Skip to main content

What's Up Magazine

A Sampling of German Tradition

Nov 03, 2018 12:00AM ● By Brian Saucedo

By Rita Calvert   Photography by Stephen Buchanan

We were amused even before entering the Old Stein Inn, located in Edgewater—the whimsical Volkswagen van mailbox made us smile, as did owner Mike Selinger’s large family garden that supplies fresh mint and herbs for the restaurant. 

Ah memories! As we entered, my friends explained that years ago in the fall, they had the opportunity to visit the real Oktoberfest in Munich, Germany. How reminiscent of that they found the Old Stein’s outdoor beer garden, tagged the Bier Bar, with its soaring ceiling, much like Munich’s annual festival tents, sheltering large groups enjoying famous beers and sides of wurst. Old Stein’s version is kept light and airy with four sliding glass garage-style doors, which are open, weather permitting. What a place to cozy up to the bar with a stein and beer snacks! Old hands at beer drinking will find the beer menu an interesting read—nine drafts, plus an ever changing seasonal called “The Tenth Tap,” and 30 to 40 rotating German bottled beers. The Bier Bar also has upwards of 49 local and other international beers.

The 35-year-old family-owned location has remained authentic to its German roots even after a fire renovation in 2010. Inside, the walls sporting beer steins, hanging lanterns, and rich pub-style browns in the fabrics and paintings, speak to the German heritage and true to that, two very large parties celebrated this Sunday evening. Old Stein Inn began as a family legacy with Karl and Ursula Selinger showcasing their immigrant heritage. Karl prepared his country’s traditional cuisine and Ursula tended the front of the house. After years of serving the community, Karl and Ursula passed the torch to their son, Mike, and his wife, Beth. Mike carries on his parents’ tradition of connecting with the community. 

The restaurant is a sure sell for large groups and most of all, Oktoberfest, with the draw from locals and mid-Atlantic beer fans alike.

Upon arriving, we made our game plan. First to sit outside and secondly, try the food standouts: a selection of Bier Snacks, Muenster Cheese and Crab Suppe, Jagerschitzel, and Sauerbraten. However, there were many other dishes which looked enticing. Good to know: there were also accommodations for gluten-free diners. 

The specialty Mojito with Fresh Strawberries and rhubarb syrup married many smooth flavors and actually drew oohs and ahhs! The lightly muddled garden mint imparted just enough fresh essence.

While charcuterie has become a rage with a strong focus on contemporary butcher techniques and recipes, it has always been de rigueur at Old Stein with its connection to one of the oldest master German butcher shops in New York City. Landjager was the beer snack we shared. Sliced German-style air dried salami (delightfully unique depth to it) and some tiny dill pickles beautifully served in a modern white porcelain divided dish proved just enough to whet the appetite. Spaten Lager beer paired perfectly and was declared rich, smooth, and with just enough alcohol.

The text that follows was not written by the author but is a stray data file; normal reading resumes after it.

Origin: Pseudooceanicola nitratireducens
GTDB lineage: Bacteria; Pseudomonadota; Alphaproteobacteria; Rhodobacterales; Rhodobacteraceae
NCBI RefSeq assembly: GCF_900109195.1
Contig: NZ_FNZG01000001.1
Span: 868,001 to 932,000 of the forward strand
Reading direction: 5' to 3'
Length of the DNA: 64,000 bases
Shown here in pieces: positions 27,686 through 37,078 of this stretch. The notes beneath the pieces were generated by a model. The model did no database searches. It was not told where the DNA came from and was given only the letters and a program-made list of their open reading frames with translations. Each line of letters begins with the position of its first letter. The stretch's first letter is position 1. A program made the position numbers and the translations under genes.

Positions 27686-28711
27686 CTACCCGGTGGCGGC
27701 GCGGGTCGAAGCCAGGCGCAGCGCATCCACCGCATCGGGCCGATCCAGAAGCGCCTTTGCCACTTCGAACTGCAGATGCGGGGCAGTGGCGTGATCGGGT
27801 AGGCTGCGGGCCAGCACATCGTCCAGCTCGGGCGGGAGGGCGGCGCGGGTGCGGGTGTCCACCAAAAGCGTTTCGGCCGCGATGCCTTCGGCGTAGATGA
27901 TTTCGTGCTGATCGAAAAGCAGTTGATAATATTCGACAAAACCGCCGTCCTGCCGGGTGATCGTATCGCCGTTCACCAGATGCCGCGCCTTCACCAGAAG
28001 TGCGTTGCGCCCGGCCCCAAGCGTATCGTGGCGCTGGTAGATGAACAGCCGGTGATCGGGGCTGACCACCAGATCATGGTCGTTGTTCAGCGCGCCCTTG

Muenster Cheese & Crab Suppe arrived with spoons to share three ways and was consumed to the very bottom. Melted Muenster cheese added a double richness when combined with heavy cream. The soup had thick texture with the small pieces of crab. Another intriguing Bier Snack, Fritierte Gurken, was ordered to see how the Germans fry their pickles. This was unusual as the dill pickle was sliced lengthwise into thin strips and then coated with beer batter before frying. A crock of honey mustard paired well with the salty snack.

Yes, we did try the Old Stein Short Rib Sauerbraten which was above grade with short ribs, rather than a lesser tougher cut of meat often found in this classic. The meat texture was rich and tender and the sauce was a subdued version of the tart vinegar and gingery flavor I’m accustomed to.

I opted to try the grilled chicken version of Jagerschnitzel rather than the pork which would be breaded and deep-fried. The chicken version was nice with the mushroom sauce sporting a hint of sherry. The red cabbage was mellow and fruity while the spaetzle (a soft egg noodle pushed through a colander) was very good and is best consumed while hot.

Our friend promptly ordered Munchner Schweinhaxe before we had even glanced at the entrees. He was rewarded with a very large cut of pork shank cooked slowly to a “fall off the bone” state and found the meal delicious.

As we turned towards dessert, we still wanted to try German specialties. Rhubarb Strawberry Strudel was the seasonal option. The dessert was described as a “purse” which means the puff pastry dough is brought up around the filling and knotted at the top. A grand plate arrived with both ice cream and a large dollop of whipped cream. Another seasonal dish caught our eye: Lemon Creme Brulee. It had the perfect golden crackly sugar and artistic garnish of sugared blueberries and fresh mint. Both dishes were attractive and pleasing.

Not to be missed another time: Old Stein Inn’s new attraction—a traditional Spanferkel, a pig roast held on the first Sunday of most months from April through October. Depending on the size of the hog from an Eastern Shore farmer, it may take 15-plus hours to roast over the open fire—the reward being smoky, moist, and succulent meat. This ritual is celebrated with live German entertainment and is a great way to spend a Sunday afternoon. Make sure to call first.